MOSCOW. (RIA Novosti economic commentator Vlad Grinkevich) - Russian gas companies badly want the national gas market to be liberalized.
One plan envisages domestic gas prices growing almost level with export prices by 2010-2011.
The European Union, which thinks that its member states act as donors for Russian consumers, has long demanded that gas prices in Russia be raised to European standards. Russian gas monopoly Gazprom would also benefit from the increase, because it sells more than half of its output on the domestic market - currently at dumping prices.
However, domestic gas prices are lower than export prices in the majority of gas-producing countries.
A year ago, the Russian government approved a program to raise domestic gas prices on a par with export prices by 2010-2011. At present, consumers in Russia pay several times less than in Europe, between $50 and $70 per 1,000 cubic meters against more than $300.
This does not make Gazprom and its European partners happy. Europeans complain that Russian consumers get gas at prices below the prime cost, and that Gazprom makes up for its domestic losses by hiking export prices.
Gazprom would be glad to raise prices, because it sells more than half of its output in Russia and claims to be losing huge sums because of this. Gazprom mangers say the company lost as much as 9 billion rubles ($378.95 million) because of this in 2006 and 11 billion rubles ($463.16 million) last year.
However, the monopoly does not report its spending on production and transportation.
Russian gas producers are emulating the policy of oil companies. Gasoline prices in Russia, one of the largest oil producers and exporters, are among the highest in the world. A liter of gasoline in Russia costs almost as much as in the United States, which is the largest oil importer.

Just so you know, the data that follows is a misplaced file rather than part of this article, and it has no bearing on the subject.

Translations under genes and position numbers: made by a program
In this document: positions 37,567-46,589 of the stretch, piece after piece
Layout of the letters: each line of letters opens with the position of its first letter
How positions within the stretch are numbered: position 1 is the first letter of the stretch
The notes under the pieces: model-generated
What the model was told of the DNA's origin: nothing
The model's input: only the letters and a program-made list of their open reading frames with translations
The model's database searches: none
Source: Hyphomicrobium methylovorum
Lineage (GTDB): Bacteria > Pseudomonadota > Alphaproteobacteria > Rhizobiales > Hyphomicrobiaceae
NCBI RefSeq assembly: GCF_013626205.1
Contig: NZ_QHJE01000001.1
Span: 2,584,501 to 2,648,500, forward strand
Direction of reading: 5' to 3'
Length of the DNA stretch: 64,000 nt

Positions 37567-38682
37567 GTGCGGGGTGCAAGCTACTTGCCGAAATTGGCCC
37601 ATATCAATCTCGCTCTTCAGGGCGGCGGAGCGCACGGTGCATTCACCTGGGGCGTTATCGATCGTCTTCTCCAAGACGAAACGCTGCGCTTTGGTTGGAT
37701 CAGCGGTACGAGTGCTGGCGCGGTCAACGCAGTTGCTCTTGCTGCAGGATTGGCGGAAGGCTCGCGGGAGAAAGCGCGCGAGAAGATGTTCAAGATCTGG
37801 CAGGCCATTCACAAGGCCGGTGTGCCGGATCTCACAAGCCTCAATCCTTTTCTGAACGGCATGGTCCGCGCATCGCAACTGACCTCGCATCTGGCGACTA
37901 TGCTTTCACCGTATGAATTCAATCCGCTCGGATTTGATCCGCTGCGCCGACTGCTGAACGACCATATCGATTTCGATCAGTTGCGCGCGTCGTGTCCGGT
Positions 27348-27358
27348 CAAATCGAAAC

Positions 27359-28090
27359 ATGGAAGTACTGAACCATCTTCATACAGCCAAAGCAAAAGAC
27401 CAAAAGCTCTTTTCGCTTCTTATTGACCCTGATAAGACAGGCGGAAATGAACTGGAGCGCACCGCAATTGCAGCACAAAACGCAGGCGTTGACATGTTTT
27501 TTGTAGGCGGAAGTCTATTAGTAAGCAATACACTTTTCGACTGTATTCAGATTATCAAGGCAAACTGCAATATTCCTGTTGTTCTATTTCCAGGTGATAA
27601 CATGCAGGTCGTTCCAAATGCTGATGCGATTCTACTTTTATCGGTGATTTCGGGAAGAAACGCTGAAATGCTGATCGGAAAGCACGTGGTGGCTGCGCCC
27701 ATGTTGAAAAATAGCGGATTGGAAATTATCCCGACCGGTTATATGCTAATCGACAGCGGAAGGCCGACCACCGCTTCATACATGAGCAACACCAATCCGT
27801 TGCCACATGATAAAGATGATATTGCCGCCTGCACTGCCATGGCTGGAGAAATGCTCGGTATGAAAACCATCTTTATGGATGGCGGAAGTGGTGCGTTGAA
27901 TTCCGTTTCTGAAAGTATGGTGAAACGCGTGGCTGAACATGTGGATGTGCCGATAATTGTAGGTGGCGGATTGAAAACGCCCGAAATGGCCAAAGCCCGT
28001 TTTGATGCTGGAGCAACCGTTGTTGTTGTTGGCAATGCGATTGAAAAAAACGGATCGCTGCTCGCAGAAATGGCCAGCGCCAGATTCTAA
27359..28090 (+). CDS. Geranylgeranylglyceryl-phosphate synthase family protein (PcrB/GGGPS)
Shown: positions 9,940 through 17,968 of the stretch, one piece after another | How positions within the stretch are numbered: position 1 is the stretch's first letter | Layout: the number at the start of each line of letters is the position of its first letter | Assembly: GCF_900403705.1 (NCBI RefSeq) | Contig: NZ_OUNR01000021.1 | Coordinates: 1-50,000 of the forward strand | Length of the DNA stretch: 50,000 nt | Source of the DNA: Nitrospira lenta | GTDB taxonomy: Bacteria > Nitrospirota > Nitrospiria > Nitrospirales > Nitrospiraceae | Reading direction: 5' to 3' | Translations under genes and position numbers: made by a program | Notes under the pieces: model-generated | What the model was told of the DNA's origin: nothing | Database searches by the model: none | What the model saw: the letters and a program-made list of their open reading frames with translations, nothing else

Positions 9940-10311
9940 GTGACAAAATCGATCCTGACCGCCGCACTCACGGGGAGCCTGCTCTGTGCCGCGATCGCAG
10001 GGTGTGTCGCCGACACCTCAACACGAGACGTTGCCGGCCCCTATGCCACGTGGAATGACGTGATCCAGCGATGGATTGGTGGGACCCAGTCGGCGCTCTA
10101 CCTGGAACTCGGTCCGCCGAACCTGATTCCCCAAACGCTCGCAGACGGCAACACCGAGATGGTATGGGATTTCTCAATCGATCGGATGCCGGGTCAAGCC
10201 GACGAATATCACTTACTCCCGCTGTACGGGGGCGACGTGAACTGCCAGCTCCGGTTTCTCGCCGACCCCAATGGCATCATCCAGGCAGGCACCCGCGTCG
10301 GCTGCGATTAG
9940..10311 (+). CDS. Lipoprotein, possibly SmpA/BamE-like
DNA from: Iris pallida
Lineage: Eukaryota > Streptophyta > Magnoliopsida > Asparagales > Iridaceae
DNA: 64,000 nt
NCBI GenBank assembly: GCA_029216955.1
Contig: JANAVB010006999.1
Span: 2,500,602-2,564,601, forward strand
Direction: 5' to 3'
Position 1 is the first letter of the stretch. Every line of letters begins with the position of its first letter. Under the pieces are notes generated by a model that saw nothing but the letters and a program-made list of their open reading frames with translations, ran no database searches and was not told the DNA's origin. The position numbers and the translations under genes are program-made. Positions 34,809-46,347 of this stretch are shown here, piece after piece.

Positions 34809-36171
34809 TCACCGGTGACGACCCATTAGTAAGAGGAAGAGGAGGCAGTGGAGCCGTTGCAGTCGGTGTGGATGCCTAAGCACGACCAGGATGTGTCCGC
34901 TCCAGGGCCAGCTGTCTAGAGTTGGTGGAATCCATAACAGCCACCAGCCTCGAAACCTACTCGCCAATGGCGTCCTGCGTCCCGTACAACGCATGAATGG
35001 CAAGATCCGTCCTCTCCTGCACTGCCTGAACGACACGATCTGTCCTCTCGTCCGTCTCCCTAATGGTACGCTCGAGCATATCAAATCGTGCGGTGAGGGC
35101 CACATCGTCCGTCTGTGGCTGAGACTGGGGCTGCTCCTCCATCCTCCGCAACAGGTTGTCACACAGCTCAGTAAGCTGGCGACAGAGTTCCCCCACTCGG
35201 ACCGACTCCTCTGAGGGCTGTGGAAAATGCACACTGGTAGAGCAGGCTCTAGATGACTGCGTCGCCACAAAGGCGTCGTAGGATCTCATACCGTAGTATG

Russian fuel and energy companies and their lobbies do not think this situation can easily be changed, because producers will export their output as long as global prices remain high. They argue that attempts to limit exports will only increase corruption and reduce the sector's transparency.
Domestic fuel prices in nearly all oil and gas producing countries are considerably lower than world export prices. Their fuel and energy sectors are usually controlled by the state, which also fixes domestic prices.
In Turkmenistan, a liter of gasoline costs $0.02 and gas is free for domestic users. Algeria, the third largest gas supplier to Europe, has been resisting European demands that it increase domestic prices for 21 years.
The only exception is Norway, where the government, which controls the fuel sector, levies high taxes on gasoline sales for environmental reasons, so that gasoline in Norway costs twice as much as in Russia. However, Norwegians' incomes are five to six times higher than in Russia, and the bulk of the revenues raised are used to urge social and economic development. Gas prices, on the contrary, are low in Norway.
Even the "citadel of liberalism," the United States, has started controlling fuel prices. In 2006, when gasoline prices went up to $1.3 per liter, Congress approved by a 389-34 vote a bill on criminal penalties and fines of up to $150 million for "unconscionable pricing" and "false price reporting."
At first glance, Russia should resist encouragement to raise domestic gas prices. Nearly a third of Russia's GDP is ensured by cheap gas, making it a pillar of state power. If gas prices rise, Russian industry will lose its competitive edge. Besides, the growth of tariffs for ordinary people would disrupt the country's much-vaunted stability.
Yet the government has been advocating the liberalization of the gas market, at least until recently.
The first signs of resistance to the idea appeared on May 5, when Deputy Economic Development and Trade Minister Andrei Klepach said gas prices would not be fully liberalized in 2011.
"We have not abandoned the idea [of liberalization], but propose a smoother advance to this principle," he said.
The smooth approach has been proposed by the Economic Development and Trade Ministry, which may yet change its position after negotiating the issue with Gazprom.
The opinions expressed in this article are the author's and do not necessarily represent those of RIA Novosti.